Liked by 1 person

  4. I don’t use family names but have used a few from people I’ve known. I think your family has a lot of unique names. In my family the naming convention was first male got the first name of his father. The middle name was that of the paternal grandmother’s maiden name. The second male got the first name of the brother of the father. If no brother then grandfather on mother’s side first name. Middle name was the last name of Maternal grandfather. First daughter got first name of maternal grandmother and middle name of paternal grandmother. Since our family only had three kids at the max for each couple no further rules were needed. Long story short all males in my family had a first name of John, Robert, William, or James. All females were named Barbara, Nancy, Kathleen, or Linda. Not too much to play with there.

    Liked by 1 person

  5. I LOVE naming characters! It’s probably my favorite part of starting a new project, but for the most part, I steer away from family names and the names of people I know. It feels too weird for me as the name always conjures the person I know and not the character.

    I’ve played around with name generators but I usually just go for the baby naming sites (unless I have a name already stored away in a collection). I like baby naming sites that let me hone in on popular names for specific time periods.

    Odd that you should bring up names as their giving me grief in my current WIP, and I’ve found myself renaming several characters. I guess they know who they are better than I do.

    Liked by 3 people

  6. Never considered a name off limits before. I think I have one that stems from a story I’d rather not get into in public. (Sorry). I use a baby name book and a site that has first and last names. I’ve always loved the meaning of names and tend to seek out those that either fit or inspire a character. To be honest, I’ve had so many shelved stories over the years that I can’t remember which names I’ve used, ignored, or wasted. So it’s become more of a challenge to find them.

    Liked by 1 person

  7. Gi love this post Craig. Thanks for sharing. Names come form all over for me. An attendant at the petrol station was called Lovemore, hence the name for the wiley fox in my first fable type story – Lovemore Flynn.

    Liked by 2 people

  8. I would steer clear of family names. I have used a close friend’s name, but slightly altered the surname.
    I also use era-specific name lists when necessary as well as a random name generator where you can specify several elements that you want the name to conform to.

    Liked by 1 person

    • My next projects will have less named characters, so it will be easier. I find myself only naming enough to tell the story. For example, I don’t want to name every player on my fictional baseball team, when I only need three or four to tell the tale.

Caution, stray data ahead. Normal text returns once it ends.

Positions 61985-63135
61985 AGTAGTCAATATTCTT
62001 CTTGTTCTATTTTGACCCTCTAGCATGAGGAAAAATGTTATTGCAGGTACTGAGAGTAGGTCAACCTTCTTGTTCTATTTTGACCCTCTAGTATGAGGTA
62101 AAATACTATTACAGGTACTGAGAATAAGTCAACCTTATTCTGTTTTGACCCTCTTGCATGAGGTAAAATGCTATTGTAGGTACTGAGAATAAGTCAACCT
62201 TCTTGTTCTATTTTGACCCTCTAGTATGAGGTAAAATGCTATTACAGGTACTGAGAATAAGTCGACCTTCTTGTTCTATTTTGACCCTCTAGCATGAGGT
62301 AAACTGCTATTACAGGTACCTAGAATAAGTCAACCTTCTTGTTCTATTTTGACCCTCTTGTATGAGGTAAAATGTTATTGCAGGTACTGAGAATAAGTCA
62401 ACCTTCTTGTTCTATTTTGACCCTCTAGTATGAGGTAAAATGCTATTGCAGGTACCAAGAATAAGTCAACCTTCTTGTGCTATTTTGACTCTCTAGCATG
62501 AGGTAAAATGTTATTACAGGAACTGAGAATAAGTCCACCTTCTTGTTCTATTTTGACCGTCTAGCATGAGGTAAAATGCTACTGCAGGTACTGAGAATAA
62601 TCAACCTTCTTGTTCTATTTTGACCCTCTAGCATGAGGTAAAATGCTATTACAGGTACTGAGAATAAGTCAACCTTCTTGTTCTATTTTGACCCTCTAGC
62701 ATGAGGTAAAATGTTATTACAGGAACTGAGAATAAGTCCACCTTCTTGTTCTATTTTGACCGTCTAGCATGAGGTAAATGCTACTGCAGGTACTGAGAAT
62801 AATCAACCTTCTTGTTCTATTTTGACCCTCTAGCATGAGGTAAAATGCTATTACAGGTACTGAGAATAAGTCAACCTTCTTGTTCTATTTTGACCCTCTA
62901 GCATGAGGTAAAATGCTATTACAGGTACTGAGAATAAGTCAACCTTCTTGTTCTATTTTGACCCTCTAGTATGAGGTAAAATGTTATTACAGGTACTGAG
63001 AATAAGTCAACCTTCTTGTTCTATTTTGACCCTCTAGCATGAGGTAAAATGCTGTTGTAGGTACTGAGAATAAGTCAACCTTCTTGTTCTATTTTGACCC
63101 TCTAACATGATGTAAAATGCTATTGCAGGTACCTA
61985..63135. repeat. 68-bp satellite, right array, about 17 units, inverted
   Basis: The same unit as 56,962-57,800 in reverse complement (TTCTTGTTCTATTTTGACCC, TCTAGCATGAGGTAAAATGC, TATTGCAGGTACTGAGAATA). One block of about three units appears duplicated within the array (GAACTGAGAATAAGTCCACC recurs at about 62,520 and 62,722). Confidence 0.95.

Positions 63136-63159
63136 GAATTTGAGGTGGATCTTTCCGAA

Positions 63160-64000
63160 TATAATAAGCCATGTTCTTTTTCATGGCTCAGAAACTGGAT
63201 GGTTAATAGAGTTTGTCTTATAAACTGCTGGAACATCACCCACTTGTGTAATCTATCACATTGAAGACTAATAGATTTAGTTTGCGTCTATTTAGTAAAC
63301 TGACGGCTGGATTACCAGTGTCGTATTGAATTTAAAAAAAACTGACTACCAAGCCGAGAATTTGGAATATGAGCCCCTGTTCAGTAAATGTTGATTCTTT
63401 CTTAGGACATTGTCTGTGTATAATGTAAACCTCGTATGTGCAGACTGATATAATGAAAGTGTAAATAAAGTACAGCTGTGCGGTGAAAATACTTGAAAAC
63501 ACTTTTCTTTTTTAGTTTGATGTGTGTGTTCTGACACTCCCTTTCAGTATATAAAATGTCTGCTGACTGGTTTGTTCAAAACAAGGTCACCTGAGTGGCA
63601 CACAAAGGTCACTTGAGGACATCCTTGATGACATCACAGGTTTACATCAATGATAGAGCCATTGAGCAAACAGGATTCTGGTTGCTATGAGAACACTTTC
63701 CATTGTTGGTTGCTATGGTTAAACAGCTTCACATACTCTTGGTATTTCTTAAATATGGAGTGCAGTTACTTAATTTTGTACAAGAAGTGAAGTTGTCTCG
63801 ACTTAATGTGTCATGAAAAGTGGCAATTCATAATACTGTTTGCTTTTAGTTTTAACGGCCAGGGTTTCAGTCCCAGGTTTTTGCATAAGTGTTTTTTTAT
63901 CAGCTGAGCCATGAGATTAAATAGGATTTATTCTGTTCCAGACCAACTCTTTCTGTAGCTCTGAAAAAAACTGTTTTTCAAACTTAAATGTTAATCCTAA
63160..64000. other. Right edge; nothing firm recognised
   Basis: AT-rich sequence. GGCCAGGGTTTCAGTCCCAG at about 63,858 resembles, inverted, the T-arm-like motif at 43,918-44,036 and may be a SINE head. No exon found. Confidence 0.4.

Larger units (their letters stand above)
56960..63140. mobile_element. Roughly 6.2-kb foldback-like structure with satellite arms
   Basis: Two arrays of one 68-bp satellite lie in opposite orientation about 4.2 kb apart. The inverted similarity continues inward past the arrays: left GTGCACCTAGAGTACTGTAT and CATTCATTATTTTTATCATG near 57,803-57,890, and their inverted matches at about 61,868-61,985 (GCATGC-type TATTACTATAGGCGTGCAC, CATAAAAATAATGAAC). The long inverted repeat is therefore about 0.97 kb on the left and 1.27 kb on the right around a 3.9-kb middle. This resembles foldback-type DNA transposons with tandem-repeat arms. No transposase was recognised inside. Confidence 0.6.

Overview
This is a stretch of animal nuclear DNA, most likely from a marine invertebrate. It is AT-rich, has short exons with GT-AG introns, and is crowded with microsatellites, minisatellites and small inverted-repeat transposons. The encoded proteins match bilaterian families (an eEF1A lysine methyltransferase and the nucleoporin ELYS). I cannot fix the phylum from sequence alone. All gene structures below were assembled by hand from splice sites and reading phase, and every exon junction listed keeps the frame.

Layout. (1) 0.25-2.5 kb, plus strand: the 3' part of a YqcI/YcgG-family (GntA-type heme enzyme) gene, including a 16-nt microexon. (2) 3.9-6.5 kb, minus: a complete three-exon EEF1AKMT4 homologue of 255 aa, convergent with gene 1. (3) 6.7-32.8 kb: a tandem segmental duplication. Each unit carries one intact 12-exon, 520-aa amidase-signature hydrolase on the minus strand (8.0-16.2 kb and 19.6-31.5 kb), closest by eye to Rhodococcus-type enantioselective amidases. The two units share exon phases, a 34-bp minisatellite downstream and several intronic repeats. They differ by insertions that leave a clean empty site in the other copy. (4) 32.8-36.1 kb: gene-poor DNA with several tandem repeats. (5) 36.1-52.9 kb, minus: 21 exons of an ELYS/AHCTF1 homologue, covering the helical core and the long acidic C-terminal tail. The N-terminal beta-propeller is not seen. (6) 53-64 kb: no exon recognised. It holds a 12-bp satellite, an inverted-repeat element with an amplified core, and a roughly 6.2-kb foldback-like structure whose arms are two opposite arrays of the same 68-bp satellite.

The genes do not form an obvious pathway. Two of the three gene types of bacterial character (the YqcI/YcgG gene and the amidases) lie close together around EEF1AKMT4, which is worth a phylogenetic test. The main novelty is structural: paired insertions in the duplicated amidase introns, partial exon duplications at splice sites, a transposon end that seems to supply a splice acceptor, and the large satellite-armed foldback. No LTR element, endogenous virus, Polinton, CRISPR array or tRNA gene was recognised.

Liked by 1 person

  9. carmens007

    Great topic! Thanks for sharing your technique in choosing your characters’ names.
    I also use names of family members, either alive or in the stars’ world, for my characters. These characters even have traits of those people. Not always.
    In Shadows of the Past I also used allegorical names for a couple of the characters. For example, Sister Clementa was ironically the name of a cruel, vicious woman.
    One thing my editor taught me – to avoid having main characters with the same starting letter in the story ( Angela, April, Alicia). She says it may confuse the reader. I do my best to follow her advice.
    On the other hand, for authenticity, I try to find names that are used in the epoch and country described in my book.
    I found a couple of useful places with names generators. If interested, you can find them on my blog at Useful author resources – entry 82 and 83.

    Liked by 2 people

  10. carmens007

    I pushed the post comment button and forgot to add something.
    It’s true that Shakespeare, the great bard, says “What’s in a name? That which we call a rose by any other name would smell as sweet.”
    And yet, sometimes, we can’t simply call a Roman Emperor Ekene- which is an African name, or a Chinese character Hedviga – that is a Czech one!

    Liked by 1 person

  11. I’ve used name generators a lot in my fantasy roleplaying career – I also hung out a lot on Hiswelókë, the Tolkien Sindarin/Noldorin dictionary site a lot for odd nicknames for elves…
    I love how names go in and out of fashion as well – like Thelma Irene. My Dad was Ronald Thomas Garfield XXXX – that’s going into something sometime or other! 😀

    Liked by 1 person

  12. Like you, I encounter lots of cool names at work. Thing is, they’re all school kids and I can’t use them. But I do borrow single names from time to time.

    Liked by 1 person